The diuretic drug bumetanide (10-7M) reduced the transmural potential difference and short-circuit current across the amphibian cornea in vitro. This effect reflected a decline in the outflux (endothelial to epithelial, or tear, side) of Cl, which is the direction of its active transport. There was no change in the influx. The effect was slowly reversible at 10-4M and was about two times as great when the drug was on the endothelial as compared to the epithelial side. Furosemide had a similar effect on Cl transport, but the dose-response curves of the two drugs were not parallel. Furosemide was about 60 to 200 times less potent than bumetanide. The effect of furosemide was about five times as great when the drug was on the endothelial rather than when it was placed on the epithelial side. Thiocyanate (2 x 10-2M) also inhibited the active Cl transport across the cornea, but it was equally effective on either side of the membrane. Bumetanide had no effect on the passive Cl movements across the toad lens or frog skin in vitro. The response of the skin differs from that of furosemide and thiocyanate. These observations of the effects of bumetanide on Cl transport may be relevant to the mechanism of its diuretic actions in the kidney tubule.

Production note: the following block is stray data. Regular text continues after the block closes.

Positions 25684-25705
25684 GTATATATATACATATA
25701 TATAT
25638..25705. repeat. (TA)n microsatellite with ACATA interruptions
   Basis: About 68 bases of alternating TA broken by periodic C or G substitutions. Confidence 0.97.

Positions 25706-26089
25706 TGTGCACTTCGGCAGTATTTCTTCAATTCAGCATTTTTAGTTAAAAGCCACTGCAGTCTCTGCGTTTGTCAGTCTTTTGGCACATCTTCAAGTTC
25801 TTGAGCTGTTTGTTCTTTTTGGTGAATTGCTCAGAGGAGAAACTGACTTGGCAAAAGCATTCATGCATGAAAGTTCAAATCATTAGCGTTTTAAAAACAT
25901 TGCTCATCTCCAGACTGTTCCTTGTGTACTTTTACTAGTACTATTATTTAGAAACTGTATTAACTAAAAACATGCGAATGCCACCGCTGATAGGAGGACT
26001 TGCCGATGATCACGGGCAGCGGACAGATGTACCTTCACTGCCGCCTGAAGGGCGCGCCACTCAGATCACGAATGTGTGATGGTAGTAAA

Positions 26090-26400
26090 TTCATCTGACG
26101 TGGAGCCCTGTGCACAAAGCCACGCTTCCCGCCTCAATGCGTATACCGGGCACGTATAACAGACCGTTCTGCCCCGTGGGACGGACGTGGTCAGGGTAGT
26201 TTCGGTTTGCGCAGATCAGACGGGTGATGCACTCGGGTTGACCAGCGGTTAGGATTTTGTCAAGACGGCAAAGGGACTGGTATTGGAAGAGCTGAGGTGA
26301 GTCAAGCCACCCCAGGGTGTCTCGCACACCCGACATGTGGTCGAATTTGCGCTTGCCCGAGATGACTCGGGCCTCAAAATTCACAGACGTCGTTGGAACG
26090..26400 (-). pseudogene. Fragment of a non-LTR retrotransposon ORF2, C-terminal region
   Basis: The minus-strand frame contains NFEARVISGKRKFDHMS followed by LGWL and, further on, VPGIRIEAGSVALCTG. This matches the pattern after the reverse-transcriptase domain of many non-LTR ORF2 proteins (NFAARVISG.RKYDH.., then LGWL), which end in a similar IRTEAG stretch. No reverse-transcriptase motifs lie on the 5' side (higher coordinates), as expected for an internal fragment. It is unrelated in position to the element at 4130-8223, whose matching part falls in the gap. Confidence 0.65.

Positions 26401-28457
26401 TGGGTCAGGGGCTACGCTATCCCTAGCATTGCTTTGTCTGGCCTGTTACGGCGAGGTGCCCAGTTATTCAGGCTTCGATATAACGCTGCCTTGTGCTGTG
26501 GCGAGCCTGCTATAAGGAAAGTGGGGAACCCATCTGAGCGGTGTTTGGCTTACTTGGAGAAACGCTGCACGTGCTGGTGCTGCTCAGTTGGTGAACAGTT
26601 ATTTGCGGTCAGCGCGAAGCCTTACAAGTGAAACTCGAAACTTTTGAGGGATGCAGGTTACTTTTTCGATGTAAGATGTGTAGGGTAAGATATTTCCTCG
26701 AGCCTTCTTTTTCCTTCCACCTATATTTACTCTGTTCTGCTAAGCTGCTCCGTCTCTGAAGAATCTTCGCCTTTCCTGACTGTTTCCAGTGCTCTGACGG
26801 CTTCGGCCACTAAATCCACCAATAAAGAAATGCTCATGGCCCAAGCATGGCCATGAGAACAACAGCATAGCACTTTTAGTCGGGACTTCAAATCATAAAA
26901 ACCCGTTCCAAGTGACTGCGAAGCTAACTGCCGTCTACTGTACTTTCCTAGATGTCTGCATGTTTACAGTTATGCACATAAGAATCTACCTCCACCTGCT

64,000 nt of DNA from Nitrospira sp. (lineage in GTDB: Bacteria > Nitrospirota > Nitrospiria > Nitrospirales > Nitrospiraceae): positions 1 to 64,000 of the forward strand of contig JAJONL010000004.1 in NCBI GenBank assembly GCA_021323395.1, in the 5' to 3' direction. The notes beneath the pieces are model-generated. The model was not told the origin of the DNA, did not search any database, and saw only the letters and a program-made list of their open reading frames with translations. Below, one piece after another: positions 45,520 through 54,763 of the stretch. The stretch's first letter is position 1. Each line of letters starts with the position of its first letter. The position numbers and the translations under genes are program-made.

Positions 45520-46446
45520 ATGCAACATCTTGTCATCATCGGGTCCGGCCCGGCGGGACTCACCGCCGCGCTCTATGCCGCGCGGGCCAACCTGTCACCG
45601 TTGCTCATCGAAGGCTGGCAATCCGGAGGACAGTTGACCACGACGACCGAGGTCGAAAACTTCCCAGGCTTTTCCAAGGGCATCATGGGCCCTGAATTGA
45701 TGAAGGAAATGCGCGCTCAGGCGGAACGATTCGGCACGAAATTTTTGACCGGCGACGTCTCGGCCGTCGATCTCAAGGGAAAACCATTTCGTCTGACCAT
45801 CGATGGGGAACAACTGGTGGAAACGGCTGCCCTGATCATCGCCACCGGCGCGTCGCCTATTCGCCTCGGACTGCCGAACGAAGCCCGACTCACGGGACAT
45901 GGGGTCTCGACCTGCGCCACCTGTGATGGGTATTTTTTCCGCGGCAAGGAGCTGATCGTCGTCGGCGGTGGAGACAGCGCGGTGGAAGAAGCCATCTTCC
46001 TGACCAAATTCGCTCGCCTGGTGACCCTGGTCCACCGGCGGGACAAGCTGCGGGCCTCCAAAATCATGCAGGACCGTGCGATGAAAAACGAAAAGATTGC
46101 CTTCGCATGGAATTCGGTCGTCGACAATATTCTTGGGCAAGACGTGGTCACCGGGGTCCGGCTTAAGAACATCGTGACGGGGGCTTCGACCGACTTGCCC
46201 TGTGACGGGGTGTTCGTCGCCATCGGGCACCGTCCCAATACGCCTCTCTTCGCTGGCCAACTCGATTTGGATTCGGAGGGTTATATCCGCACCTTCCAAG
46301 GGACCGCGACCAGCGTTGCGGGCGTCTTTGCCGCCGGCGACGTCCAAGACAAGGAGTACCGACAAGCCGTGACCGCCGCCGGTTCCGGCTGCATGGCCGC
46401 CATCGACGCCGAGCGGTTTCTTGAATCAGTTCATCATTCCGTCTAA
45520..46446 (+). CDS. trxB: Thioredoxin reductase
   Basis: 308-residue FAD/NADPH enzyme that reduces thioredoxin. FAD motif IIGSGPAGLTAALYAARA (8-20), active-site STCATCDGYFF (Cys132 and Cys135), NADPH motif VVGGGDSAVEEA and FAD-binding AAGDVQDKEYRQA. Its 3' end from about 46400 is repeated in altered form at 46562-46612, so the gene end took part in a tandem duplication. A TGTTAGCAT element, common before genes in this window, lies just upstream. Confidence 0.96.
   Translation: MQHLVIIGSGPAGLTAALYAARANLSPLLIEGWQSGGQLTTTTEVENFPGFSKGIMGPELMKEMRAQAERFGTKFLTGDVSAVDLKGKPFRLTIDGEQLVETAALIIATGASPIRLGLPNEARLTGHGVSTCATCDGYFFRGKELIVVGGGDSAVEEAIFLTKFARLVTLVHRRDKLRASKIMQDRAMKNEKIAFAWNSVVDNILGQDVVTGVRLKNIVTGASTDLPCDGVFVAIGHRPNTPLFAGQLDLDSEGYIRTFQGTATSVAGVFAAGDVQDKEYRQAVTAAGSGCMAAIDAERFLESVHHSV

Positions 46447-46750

|Number of pages||6|
|Journal||Journal of Pharmacology and Experimental Therapeutics|
|State||Published - 1 Dec 1977|